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Legislature set to override Murphy dark money veto, maybe on Monday

Makeshift agenda is indicator of Sweeney, Coughlin intentions

By David Wildstein, June 06 2019 6:29 pm

Legislative leaders are prepared to override Gov. Phil Murphy’s conditional veto of a bill that would require so-called dark money groups to disclose their donors as early as Monday, the New Jersey Globe has learned.

Murphy met privately with Senate President Steve Sweeney and Assembly Speaker Craig Coughlin today, but it is not immediately known if the dark money legislation was discussed.  The governor’s office would only say that the three discussed a wide-range of issues.

Sources with direct knowledge of the legislative leadership’s plans said that Sweeney and Coughlin have agreed to hold a vote. Another source said that preparations for the vote are being made, but that a deal with Murphy is still possible.

The Legislature has a voting session on Monday that Sweeney and Coughlin added to the calendar just recently, despite having other sessions scheduled this month to coincide with budget season.

Legislation scheduled to be considered in both houses lack the substance and urgency that would typically cause legislative leaders to bring their members to Trenton – almost as if Sweeney and Coughlin needed an excuse to ensure legislators will be around if they need them.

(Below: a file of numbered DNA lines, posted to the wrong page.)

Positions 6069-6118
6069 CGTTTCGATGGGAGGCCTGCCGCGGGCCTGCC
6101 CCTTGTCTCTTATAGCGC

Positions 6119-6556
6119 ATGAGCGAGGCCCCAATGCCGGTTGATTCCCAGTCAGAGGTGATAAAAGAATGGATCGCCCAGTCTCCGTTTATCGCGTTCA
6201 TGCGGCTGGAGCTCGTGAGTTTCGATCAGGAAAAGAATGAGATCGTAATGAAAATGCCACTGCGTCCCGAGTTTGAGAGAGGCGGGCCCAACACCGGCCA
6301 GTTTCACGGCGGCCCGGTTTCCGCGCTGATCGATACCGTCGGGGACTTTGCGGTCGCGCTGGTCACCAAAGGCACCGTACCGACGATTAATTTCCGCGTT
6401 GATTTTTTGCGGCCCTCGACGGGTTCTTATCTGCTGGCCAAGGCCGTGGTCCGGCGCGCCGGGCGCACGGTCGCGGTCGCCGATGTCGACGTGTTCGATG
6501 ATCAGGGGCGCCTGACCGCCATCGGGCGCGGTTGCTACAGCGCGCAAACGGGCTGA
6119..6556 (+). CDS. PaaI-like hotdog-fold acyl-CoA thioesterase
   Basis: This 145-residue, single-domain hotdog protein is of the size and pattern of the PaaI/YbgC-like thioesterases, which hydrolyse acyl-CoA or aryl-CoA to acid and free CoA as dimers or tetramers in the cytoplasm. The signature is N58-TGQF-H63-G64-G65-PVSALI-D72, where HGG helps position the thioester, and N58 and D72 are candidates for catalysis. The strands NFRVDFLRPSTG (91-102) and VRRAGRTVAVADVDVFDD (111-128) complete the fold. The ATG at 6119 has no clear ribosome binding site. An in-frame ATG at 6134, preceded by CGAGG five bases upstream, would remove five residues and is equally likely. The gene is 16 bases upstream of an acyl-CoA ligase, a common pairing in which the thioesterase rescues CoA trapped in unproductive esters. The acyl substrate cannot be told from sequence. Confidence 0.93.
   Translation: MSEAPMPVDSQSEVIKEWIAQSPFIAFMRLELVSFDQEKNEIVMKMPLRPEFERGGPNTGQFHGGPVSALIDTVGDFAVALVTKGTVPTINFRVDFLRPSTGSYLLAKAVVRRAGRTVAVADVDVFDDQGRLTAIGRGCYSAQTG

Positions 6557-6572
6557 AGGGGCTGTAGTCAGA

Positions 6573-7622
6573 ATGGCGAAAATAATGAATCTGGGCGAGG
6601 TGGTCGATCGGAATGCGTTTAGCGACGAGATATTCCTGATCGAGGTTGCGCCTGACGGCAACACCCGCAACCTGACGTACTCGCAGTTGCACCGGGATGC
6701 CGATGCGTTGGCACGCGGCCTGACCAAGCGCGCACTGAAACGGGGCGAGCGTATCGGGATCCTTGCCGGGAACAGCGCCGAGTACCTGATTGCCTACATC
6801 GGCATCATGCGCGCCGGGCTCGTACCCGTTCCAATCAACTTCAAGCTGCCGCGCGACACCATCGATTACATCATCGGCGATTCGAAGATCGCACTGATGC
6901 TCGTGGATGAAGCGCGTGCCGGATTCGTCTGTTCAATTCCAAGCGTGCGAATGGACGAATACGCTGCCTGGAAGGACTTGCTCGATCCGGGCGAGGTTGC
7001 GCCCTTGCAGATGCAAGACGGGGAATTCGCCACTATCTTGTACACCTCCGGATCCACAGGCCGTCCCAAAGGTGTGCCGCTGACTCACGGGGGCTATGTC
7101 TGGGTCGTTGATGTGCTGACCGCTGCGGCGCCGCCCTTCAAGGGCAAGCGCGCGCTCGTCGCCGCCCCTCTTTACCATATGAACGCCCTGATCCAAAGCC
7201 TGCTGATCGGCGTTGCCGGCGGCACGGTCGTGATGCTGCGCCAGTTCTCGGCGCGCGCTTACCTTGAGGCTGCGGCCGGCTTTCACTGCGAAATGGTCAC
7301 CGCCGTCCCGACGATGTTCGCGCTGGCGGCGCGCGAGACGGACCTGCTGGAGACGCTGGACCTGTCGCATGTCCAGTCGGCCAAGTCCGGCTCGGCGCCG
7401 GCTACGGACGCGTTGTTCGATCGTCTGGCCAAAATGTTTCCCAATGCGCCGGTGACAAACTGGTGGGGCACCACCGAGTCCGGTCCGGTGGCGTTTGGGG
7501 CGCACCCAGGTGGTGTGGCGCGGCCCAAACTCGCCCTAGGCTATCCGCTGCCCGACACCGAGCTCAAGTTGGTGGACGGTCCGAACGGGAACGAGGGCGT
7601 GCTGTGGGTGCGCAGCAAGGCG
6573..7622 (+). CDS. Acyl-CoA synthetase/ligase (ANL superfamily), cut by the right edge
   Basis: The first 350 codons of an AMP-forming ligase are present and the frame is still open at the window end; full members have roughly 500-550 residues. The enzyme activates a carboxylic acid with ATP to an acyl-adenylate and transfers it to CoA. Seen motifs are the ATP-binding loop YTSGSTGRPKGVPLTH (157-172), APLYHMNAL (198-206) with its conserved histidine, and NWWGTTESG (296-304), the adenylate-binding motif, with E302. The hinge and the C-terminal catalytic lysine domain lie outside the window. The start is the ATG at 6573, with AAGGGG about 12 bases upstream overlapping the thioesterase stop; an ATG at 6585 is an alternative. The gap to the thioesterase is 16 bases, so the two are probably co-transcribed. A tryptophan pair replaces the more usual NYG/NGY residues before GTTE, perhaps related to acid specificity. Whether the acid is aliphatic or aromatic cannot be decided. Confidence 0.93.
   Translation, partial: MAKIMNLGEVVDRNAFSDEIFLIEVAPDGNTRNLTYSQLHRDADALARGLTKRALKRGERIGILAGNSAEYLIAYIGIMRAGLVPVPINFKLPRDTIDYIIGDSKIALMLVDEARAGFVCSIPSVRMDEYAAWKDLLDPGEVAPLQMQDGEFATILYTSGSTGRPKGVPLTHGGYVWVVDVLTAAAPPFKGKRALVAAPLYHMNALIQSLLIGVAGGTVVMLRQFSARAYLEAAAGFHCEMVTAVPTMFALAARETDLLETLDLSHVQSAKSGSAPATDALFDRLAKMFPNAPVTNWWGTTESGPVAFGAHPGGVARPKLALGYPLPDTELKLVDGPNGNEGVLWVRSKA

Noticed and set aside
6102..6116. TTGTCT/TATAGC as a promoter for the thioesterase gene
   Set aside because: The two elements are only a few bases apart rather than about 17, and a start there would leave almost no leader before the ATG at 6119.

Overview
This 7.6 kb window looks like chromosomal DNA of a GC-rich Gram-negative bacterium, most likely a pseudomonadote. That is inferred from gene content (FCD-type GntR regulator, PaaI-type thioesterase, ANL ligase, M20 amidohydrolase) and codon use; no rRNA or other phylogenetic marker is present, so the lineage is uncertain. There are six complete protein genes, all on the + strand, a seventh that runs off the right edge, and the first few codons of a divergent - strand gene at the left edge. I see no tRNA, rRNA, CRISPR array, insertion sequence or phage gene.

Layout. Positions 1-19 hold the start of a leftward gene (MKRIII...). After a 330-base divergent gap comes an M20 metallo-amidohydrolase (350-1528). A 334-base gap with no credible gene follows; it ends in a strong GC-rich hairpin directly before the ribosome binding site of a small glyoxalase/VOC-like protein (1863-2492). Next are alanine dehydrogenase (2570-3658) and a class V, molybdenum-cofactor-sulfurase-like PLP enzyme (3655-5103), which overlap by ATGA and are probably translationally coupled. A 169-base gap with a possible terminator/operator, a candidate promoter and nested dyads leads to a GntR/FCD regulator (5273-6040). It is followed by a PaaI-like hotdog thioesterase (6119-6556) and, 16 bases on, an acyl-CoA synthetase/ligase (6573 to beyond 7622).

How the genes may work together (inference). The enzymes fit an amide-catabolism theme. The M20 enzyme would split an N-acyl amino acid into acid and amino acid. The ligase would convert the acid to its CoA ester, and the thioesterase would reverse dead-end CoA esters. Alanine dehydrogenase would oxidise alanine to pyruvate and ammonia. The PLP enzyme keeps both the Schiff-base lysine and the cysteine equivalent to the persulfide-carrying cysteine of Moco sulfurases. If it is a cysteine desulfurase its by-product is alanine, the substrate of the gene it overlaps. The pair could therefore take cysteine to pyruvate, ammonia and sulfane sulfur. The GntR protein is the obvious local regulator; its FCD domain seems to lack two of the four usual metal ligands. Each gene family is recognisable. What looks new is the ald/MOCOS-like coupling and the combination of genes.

The Assembly Agriculture Committee is set to consider fast-tracked legislation introduced today that creates a “Pollinator Pathway” designation for municipalities, and allows for the collection of seeds from wild native plants.

Also unusual is the scheduling of morning committee sessions in the Assembly, followed by a voting session, and then additional committees after the voting session is over.

The Senate would vote first to override, and the Assembly appears to have a plan to keep their members in the statehouse.

There is little doubt that legislate leaders have enough votes to override, if they want to.  Republicans are enthusiastically backing the override, which creates a clear path to 27 votes in the Senate and 54 in the Assembly.

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